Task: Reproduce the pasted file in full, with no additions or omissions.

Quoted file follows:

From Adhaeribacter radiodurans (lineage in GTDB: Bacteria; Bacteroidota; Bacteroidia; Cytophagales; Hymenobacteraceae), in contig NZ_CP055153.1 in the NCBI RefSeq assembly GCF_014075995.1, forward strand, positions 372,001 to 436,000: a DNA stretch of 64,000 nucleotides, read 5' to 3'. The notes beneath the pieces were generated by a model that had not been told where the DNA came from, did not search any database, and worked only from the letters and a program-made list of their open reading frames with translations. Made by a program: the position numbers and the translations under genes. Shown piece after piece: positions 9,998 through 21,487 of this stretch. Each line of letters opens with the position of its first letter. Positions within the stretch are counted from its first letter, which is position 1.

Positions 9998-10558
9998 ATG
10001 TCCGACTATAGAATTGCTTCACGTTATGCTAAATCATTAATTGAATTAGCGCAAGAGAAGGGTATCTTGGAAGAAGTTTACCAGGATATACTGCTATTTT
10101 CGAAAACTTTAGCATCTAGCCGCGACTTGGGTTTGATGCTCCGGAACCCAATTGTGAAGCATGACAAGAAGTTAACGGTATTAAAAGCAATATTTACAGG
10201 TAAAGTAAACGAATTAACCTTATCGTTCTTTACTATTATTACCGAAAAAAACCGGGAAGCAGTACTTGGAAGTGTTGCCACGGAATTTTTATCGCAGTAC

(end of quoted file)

From Adhaeribacter radiodurans (lineage in GTDB: Bacteria; Bacteroidota; Bacteroidia; Cytophagales; Hymenobacteraceae), in contig NZ_CP055153.1 in the NCBI RefSeq assembly GCF_014075995.1, forward strand, positions 372,001 to 436,000: a DNA stretch of 64,000 nucleotides, read 5' to 3'. The notes beneath the pieces were generated by a model that had not been told where the DNA came from, did not search any database, and worked only from the letters and a program-made list of their open reading frames with translations. Made by a program: the position numbers and the translations under genes. Shown piece after piece: positions 9,998 through 21,487 of this stretch. Each line of letters opens with the position of its first letter. Positions within the stretch are counted from its first letter, which is position 1.

Positions 9998-10558
9998 ATG
10001 TCCGACTATAGAATTGCTTCACGTTATGCTAAATCATTAATTGAATTAGCGCAAGAGAAGGGTATCTTGGAAGAAGTTTACCAGGATATACTGCTATTTT
10101 CGAAAACTTTAGCATCTAGCCGCGACTTGGGTTTGATGCTCCGGAACCCAATTGTGAAGCATGACAAGAAGTTAACGGTATTAAAAGCAATATTTACAGG
10201 TAAAGTAAACGAATTAACCTTATCGTTCTTTACTATTATTACCGAAAAAAACCGGGAAGCAGTACTTGGAAGTGTTGCCACGGAATTTTTATCGCAGTAC